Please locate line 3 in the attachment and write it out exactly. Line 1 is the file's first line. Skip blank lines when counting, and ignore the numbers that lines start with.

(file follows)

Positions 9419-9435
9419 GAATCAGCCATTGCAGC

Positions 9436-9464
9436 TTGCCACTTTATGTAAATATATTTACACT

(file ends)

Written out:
Positions 9436-9464